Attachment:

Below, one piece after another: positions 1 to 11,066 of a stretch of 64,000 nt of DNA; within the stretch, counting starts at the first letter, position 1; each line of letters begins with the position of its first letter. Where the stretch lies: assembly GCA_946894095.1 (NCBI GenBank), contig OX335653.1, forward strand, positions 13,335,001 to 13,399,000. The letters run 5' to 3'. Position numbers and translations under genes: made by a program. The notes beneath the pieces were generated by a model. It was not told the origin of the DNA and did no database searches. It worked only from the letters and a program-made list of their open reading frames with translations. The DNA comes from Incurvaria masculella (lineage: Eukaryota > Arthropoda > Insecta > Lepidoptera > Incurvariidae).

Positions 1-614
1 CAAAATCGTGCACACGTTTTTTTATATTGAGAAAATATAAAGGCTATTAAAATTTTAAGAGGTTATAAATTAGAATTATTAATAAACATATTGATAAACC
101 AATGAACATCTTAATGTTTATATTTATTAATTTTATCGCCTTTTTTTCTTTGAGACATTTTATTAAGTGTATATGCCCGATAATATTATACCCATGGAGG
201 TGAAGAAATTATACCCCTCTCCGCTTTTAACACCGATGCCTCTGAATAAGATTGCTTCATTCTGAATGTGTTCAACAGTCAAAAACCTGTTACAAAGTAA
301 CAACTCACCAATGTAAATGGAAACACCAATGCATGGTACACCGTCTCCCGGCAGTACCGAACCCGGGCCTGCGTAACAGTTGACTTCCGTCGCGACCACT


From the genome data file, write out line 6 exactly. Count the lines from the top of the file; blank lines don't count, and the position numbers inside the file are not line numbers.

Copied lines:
301 CAACTCACCAATGTAAATGGAAACACCAATGCATGGTACACCGTCTCCCGGCAGTACCGAACCCGGGCCTGCGTAACAGTTGACTTCCGTCGCGACCACT